marcusl

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    Can't answer 'cause I don't know what you mean by "2^(1-z) equals 1 simply when z=1"?
     
    Last edited: Apr 12, 2007
  14. Apr 13, 2007 #13

    Gib Z

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    >.<" Perhaps the "simply" is troubling you? Thats not a mathematical term he's using, hes just saying that it is simple.

    For 2^n to equal 1, the only value n can be is 0. In this case, n is 1-z.
    1-z=0. z=1.
     
  15. Apr 13, 2007 #14
    What about [tex]z=1 + \frac{2\pi in}{log(2)}[/tex] for any integer n?
     
    Last edited: Apr 13, 2007
  16. Apr 13, 2007 #15

    Gib Z

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    No need for that double post :P And we are dealing with the primary branch only, otherwise nothing we talk about here are functions anymore.
     
  17. Apr 13, 2007 #16
    I'm sorry you've lost me now. Is it or is it not true that the function 2^(1-z) has poles at [tex]z=1 + \frac{2\pi in}{log(2)}[/tex]?

    What do you mean by primary branch?
     
  18. Apr 13, 2007 #17
    Oh I see now, the primary branch of the complex log function. I forgot about that.

    Still, do we have poles here or not?
     
  19. Apr 13, 2007 #18

    Gib Z

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    Yes! Think about the definiton of a simple pole, and what mathwonk said.
     
  20. Apr 13, 2007 #19
    I don't understand why you said

    when it is clearly wrong.

    And what's all this talk about it not being a function? I have only ever alluded to 2^n being 1 whose imaginary part, if I am not mistaken, lies between + and - pi.
     
  21. Apr 14, 2007 #20

    Gib Z

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    "For 2^n to equal 1, the only value n can be is 0. In this case, n is 1-z.
    1-z=0. z=1. "

    I don't understand why that is clearly wrong...
     
  22. Apr 14, 2007 #21
    Try [tex]n = \frac{2\pi i}{\log 2} \not = 0[/tex].
     
  23. Apr 14, 2007 #22

    Gib Z

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    Ok fine let me rephrase that then, the only value n can be, in the primary branch on the complex log function which is what we are dealing with me, is zero.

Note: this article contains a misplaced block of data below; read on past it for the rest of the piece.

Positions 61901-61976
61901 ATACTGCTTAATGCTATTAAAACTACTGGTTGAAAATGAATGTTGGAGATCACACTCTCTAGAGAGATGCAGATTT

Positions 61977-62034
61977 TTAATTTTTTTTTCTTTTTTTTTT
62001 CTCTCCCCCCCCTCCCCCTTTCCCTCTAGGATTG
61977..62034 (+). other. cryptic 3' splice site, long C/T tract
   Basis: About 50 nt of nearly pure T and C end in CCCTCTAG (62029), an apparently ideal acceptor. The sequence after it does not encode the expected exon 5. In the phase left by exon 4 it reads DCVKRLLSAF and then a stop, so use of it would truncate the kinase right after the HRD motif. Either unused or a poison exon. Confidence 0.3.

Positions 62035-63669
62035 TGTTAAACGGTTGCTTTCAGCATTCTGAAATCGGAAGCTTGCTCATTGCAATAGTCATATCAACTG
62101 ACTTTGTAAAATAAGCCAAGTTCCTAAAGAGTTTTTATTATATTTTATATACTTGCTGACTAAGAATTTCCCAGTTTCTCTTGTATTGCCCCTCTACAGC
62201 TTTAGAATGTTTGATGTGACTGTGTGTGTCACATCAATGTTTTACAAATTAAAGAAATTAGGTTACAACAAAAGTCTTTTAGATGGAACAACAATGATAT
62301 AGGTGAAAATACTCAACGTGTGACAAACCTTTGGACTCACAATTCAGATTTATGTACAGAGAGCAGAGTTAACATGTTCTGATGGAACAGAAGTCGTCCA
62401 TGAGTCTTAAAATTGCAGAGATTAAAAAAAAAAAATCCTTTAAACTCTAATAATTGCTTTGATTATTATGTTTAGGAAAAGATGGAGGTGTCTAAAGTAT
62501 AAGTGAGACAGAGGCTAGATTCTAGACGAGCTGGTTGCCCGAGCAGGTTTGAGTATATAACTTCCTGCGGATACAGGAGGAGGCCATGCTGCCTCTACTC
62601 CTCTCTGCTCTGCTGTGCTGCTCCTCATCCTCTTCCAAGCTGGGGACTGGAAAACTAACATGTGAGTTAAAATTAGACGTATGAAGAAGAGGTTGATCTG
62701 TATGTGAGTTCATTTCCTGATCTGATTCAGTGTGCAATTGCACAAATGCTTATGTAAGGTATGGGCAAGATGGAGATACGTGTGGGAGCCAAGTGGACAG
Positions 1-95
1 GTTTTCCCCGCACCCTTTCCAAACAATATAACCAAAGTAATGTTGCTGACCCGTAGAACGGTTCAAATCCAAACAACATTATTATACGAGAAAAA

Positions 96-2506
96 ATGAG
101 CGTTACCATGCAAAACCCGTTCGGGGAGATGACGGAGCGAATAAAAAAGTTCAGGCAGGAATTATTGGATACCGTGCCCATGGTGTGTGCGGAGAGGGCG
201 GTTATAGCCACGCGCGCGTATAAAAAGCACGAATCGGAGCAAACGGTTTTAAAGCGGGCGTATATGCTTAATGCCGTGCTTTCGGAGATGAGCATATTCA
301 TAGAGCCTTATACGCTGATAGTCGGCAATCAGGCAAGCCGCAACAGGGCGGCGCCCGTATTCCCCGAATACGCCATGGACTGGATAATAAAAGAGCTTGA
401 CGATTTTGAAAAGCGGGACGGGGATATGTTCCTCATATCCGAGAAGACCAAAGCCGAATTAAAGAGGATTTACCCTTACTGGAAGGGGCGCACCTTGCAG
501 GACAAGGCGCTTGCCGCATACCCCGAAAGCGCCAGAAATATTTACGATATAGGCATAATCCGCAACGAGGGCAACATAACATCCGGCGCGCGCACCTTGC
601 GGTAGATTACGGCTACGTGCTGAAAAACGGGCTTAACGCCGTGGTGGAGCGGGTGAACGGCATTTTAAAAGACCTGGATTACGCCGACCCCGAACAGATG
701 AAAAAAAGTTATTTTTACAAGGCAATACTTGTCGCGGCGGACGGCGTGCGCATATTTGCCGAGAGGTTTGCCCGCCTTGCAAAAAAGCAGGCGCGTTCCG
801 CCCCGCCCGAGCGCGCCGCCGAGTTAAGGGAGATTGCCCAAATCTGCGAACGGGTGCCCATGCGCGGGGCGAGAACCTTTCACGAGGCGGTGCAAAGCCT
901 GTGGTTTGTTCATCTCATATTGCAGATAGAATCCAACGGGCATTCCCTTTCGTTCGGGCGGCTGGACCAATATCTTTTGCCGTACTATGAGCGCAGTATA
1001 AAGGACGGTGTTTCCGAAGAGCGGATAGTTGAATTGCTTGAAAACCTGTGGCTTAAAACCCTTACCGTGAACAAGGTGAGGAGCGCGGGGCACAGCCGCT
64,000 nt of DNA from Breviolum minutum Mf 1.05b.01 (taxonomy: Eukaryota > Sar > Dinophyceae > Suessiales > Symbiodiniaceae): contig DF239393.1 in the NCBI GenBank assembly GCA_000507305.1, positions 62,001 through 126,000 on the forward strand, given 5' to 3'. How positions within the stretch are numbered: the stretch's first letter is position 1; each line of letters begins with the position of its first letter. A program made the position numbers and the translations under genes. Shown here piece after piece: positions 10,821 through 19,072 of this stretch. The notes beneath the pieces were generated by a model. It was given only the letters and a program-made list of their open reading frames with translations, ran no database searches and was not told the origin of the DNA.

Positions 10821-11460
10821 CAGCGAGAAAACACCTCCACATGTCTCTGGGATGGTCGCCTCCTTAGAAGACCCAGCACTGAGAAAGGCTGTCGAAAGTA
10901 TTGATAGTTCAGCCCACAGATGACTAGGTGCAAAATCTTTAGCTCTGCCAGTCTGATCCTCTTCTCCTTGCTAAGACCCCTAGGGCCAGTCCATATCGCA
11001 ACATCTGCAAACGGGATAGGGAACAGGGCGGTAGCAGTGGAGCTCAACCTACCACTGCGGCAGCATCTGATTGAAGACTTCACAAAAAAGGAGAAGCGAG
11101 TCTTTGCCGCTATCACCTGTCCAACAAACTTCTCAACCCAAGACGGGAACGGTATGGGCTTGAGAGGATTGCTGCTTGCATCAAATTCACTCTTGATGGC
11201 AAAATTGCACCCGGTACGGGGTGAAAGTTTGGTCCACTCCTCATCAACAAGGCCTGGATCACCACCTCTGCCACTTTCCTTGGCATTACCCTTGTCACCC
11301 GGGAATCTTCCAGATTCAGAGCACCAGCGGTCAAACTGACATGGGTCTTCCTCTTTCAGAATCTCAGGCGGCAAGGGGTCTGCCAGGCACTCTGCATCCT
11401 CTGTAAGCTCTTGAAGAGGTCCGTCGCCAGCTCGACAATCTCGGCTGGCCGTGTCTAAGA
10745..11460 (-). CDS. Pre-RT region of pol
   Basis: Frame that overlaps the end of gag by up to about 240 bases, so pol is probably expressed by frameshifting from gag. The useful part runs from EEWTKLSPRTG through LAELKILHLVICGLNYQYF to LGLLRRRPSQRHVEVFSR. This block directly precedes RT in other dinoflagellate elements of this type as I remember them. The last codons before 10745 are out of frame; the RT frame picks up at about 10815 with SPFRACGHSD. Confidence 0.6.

Last edited: Apr 14, 2007
  24. Apr 14, 2007 #23

    Zurtex

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    Erm, o.k, I don't really understand what you are on about. You're talking about the solutions of a complex equation, there's no reason to think we should limit our search to only real numbers.

    But furthermore I don't understand why you are talking about the primary branch of the complex log function, it doesn't seem to make sense to the context of the question. I don't think stating it in capitals makes it any more relevant, perhaps you could explain your motive for talking about this better.
     
  25. Apr 14, 2007 #24

    Gib Z

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    Im not limiting the search to real numbers, just the primary branch of the complex log. In this case, the solution happens to be a real number. And We needed to bring the primary branch of the complex log into this because otherwise we would have an infinite number of solutions to choose from to solve 2^(1-z)=1, as the OP noticed.

    Ill edit my previous post so its not so capital, that was stupid i realize now.
     
  26. Apr 15, 2007 #25
    I think we may have gone off on a bit of a tangent. Thank you for trying to expain Gib Z but I think a few of us do not understand mathwonk's motives for his method and hence don't understand your motives for limiting the number of solutions. Not a clue what's going on there. I myself have only seen two ways of showing that a function has simple poles, namely the limit method that marcusl demonstrated; and finding a Laurent series in order to show that the only nonzero coefficient of a negative power is that corresponding to the power -1. I can't see how mathwonk's method falls into either of these categories.

    It would be nice to know though. And I'm still curious as to whether there is a nice way of deducing the exact form of the Laurent series since Zurtex claims that mathematica gives it fairly succinctly.


    Just don't know what he's trying to do here.